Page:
All that, and a brief history of fundamentalism and creationism (including the previous attempt to sneak creationism past the First Amendment, "creation science"), a clear and nearly jargon-free explanation of why ID is not science and what that means (not something you'd expect from a legal document about science), and point-by-point rebuttals of ID's supporting claims.

They got owned so hard it hurts.
gwalla: (domoslide)
The avahi cleesei, named due to his work in protecting lemurs.
gwalla: (king crimson finger)
A new invention: coffee beer. Seriously.
gwalla: (stop! hammertime)
Wireworld is a game I've stumbled upon recently. Well, "game" in quotes, since there are no players. I'll explain.

It's a type of game called a "cellular automaton", which is a sort of system "played" on a grid: you start with an arrangement of cells in certain states, and repeatedly apply rules that change the states of cells based on the states of their neighboring cells. Conway's Game of Life (not to be confused with Milton Bradley's Game of Life) is probably the best known, and definitely one of the simplest: there are two possible states (all cells are either "live" or "dead"), and live cells may die from having too few live neighbors ("loneliness") or too many ("overcrowding"), while dead cells may come to life if they have enough live neighbors ("reproduction"). It was a popular way of wasting cycles on idle computers in the early days of microcomputers, and it's possible to make all sorts of nifty mutating, repeating, or infinitely growing(!) patterns on it.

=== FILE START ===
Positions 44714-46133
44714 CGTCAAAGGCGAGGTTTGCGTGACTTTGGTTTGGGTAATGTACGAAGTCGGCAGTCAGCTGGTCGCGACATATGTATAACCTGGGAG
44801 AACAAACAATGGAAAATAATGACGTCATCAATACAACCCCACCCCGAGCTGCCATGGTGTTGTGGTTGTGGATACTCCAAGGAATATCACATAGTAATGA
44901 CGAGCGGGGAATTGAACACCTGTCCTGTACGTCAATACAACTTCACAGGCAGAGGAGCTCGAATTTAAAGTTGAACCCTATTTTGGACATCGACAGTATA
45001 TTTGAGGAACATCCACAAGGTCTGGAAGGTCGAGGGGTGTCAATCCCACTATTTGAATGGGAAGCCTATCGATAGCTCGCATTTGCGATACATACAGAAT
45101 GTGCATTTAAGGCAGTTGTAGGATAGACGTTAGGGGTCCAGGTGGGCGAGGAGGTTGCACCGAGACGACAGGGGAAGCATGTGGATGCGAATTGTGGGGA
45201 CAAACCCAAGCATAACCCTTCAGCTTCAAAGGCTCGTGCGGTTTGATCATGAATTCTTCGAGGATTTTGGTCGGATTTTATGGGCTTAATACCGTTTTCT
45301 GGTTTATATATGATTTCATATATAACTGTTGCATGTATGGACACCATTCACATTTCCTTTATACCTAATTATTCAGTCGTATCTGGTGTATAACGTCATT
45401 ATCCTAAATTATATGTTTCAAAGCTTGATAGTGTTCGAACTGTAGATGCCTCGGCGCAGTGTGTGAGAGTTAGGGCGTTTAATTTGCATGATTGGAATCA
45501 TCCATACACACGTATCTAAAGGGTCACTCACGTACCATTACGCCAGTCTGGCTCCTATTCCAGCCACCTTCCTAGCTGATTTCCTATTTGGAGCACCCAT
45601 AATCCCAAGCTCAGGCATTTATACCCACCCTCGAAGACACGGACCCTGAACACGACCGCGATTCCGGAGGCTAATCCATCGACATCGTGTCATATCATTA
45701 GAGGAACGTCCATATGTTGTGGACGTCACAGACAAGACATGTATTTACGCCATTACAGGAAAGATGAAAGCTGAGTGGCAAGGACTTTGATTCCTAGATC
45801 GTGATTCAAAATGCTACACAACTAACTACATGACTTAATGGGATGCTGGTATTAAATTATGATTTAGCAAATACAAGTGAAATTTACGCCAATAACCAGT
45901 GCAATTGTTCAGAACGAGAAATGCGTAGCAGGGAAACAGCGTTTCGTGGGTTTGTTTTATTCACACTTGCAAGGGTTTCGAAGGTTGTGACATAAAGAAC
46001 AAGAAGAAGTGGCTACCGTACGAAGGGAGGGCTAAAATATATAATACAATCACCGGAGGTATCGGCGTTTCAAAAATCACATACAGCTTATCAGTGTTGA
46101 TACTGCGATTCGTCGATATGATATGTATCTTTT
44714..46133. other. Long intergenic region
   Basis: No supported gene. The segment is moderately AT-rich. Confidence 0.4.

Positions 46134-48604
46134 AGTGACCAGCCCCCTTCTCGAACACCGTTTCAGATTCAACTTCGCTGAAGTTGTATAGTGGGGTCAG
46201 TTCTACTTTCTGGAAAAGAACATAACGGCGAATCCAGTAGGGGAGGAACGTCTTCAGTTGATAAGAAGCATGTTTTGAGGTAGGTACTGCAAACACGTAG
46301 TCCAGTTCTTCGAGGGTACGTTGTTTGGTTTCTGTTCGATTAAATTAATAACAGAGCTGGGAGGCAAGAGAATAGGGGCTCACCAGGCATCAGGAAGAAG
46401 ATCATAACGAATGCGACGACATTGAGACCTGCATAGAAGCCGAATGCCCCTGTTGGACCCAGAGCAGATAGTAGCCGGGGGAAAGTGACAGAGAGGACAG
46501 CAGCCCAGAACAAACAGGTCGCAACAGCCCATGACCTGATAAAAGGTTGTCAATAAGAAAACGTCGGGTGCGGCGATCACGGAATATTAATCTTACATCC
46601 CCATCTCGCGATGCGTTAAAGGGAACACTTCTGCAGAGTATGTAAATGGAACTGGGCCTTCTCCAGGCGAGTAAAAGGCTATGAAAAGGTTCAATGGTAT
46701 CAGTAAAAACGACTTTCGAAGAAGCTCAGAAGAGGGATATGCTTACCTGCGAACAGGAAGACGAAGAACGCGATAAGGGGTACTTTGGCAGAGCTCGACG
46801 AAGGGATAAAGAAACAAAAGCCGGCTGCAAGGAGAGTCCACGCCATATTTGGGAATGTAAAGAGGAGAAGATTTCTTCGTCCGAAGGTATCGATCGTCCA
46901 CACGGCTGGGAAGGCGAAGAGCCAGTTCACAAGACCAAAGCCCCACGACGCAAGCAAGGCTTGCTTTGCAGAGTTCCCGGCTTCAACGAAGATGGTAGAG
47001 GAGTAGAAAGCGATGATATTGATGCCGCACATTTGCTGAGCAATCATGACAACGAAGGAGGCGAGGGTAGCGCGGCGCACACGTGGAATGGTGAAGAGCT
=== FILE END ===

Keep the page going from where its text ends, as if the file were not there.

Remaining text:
Wireworld is slightly more complicated than the Game of Life. There are four states: insulator (the default state), conductor (also called "copper"), electron head, and electron tail. The rules are: a wire becomes an electron head if it is adjacent (orthogonally or diagonally) to one or two electron heads, an electron head becomes an electron tail, and an electron tail becomes a conductor. It gets its name from the fact that you can create a line of conductor cells (a "wire") and set an "electron" (an electron head cell and electron tail cell adjacent to each other) on it, and the electron will travel along the wire in the direction of the head (the next conductor cell becomes the electron head, the old head becomes the tail, and the old tail turns back into a conductor). This in itself isn't that interesting. What is interesting is that it's actually possible to build more complicated "circuits" such as virtual "logic gates" (the technological basis of binary computing) within this simple framework. In fact, it's theoretically possible to build an entire computer within Wireworld.

Most explorations of Wireworld have used a simple square grid. I wonder whether a hex grid with the same rules would be as flexible? It seems like it'd be more difficult, since while a square cell has 8 neighbors, a hex cell only has 6. Other avenues for exploration include 3D versions: cubic (either 26 neighbors or, if triagonals aren't considered adjacent, 20) or based on a close-packing of spheres (12 neighbors).

Time to flex my geekmuscles.
gwalla: (lon chaney)
A Brief History of Time Travel

A short and interesting analysis of chronophysics as it has been approached in science fiction. What happens when you go back and kill your father before you were born? Depends on your universe.

By the redoubtable Justin B. Rye, author of Espe-Ranto: Learn Not To Speak Esperanto, the excellent Star Trek Rant (why Trek's science and tech makes no sense), and great essays on SF Xenolinguistics and Futurese.